Oct. 9, 2004 — -- A battle is raging in Texas over a possible change to the school system's health textbooks. The state Board of Education is considering using new books that stress abstinence, and not much else.
Hundreds of concerned parents, teachers and students jammed a Board of Education meeting this week. They argued whether or not the books should mention condoms to help prevent sexually transmitted diseases and pregnancy.
Of the four books being considered, only one even briefly mentions the use of condoms.
All of the books say that abstinence is the best way to prevent STDs. One suggests rest, saying it's hard to make good decisions when you're tired.
Elizabeth Drury, a student at a Catholic school in Irving, Texas, says she believes the new books would be a big help in curbing sexual problems among the state's teens.
She thinks contraceptives give people a false sense of security. "It's false information," she said. "Our book would be lying to us, our teachers would be lying to us. Abstinence is the only thing that's 100 percent effective."
But teacher Jeanette Sullivan says students need options.
"Sex is a part of being a person, and we need to teach all of the facts and details that kids need to know to protect themselves," said Sullivan. "Kids who are on their second pregnancy, kids who have botched abortions, kids who get married at 13, none of these are good solutions to the problem."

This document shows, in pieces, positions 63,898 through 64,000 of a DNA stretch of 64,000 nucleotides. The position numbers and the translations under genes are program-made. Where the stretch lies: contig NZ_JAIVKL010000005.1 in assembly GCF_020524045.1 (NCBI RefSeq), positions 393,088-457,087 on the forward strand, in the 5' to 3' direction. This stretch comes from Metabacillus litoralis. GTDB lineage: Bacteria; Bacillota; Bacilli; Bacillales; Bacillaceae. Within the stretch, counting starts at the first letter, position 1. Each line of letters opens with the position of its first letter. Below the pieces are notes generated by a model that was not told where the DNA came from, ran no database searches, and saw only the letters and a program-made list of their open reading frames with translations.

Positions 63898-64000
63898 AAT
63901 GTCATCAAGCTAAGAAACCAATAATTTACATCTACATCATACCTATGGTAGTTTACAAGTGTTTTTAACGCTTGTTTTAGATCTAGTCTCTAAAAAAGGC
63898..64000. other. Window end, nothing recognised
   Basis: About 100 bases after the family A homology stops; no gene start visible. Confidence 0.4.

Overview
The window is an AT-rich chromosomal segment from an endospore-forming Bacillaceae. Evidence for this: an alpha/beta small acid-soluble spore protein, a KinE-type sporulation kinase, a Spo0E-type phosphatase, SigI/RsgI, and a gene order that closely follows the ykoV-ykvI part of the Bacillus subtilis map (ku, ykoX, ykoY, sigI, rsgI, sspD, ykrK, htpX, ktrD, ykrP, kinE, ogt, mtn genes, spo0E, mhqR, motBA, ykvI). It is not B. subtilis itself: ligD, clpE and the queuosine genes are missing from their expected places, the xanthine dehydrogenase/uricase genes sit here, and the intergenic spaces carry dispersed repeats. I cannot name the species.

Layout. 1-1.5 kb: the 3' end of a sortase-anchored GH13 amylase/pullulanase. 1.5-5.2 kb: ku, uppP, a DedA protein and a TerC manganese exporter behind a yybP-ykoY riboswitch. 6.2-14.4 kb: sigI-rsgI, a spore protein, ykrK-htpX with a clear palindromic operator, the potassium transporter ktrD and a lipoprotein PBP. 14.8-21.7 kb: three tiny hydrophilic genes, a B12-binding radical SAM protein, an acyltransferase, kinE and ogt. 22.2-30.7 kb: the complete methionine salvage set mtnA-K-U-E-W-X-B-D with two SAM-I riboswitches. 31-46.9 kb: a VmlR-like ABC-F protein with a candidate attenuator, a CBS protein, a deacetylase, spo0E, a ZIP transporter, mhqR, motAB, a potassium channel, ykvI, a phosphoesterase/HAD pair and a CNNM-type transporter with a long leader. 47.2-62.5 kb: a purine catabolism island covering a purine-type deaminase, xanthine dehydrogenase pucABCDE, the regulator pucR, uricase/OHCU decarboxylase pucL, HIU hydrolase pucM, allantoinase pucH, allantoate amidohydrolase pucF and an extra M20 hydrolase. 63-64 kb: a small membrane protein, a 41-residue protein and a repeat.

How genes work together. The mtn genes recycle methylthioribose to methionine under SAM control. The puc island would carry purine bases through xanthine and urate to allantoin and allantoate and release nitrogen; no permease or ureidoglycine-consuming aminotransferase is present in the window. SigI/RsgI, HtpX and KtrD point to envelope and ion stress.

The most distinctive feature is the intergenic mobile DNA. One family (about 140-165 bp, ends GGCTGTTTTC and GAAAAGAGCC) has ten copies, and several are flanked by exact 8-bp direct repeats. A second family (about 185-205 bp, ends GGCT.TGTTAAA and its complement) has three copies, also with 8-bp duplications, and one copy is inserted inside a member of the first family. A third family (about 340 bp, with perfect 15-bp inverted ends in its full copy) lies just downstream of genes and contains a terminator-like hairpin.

What happens in Texas has implications for schools across the country. Texas buys more textbooks than any other state, with the exception of California. Because of this, text book publishers are likely to design books for Texas, and then sell them nationwide.
The battle over textbook content is nothing new. Groups have lobbied to make history books more politically correct, to drop the theory of evolution from biology books and to leave global warming out of science books.
Samantha Smoot of the Texas Freedom Network, a statewide, nonprofit, nonpartisan alliance of religious and community leaders, says she has noticed a trend in the Lone Star State. "Textbook censoring in Texas and other states has gotten so bad," she said, "that publishers will censor information before books are even submitted for approval."
But publishers deny they're censoring. One publisher told ABC News it's providing books that teachers and administrators want.
The Board of Education will make its decision in November. The books it chooses will then be used in Texas classrooms for the next 10 years.
Correspondent Lisa Stark filed this report for ABC News' World News Tonight.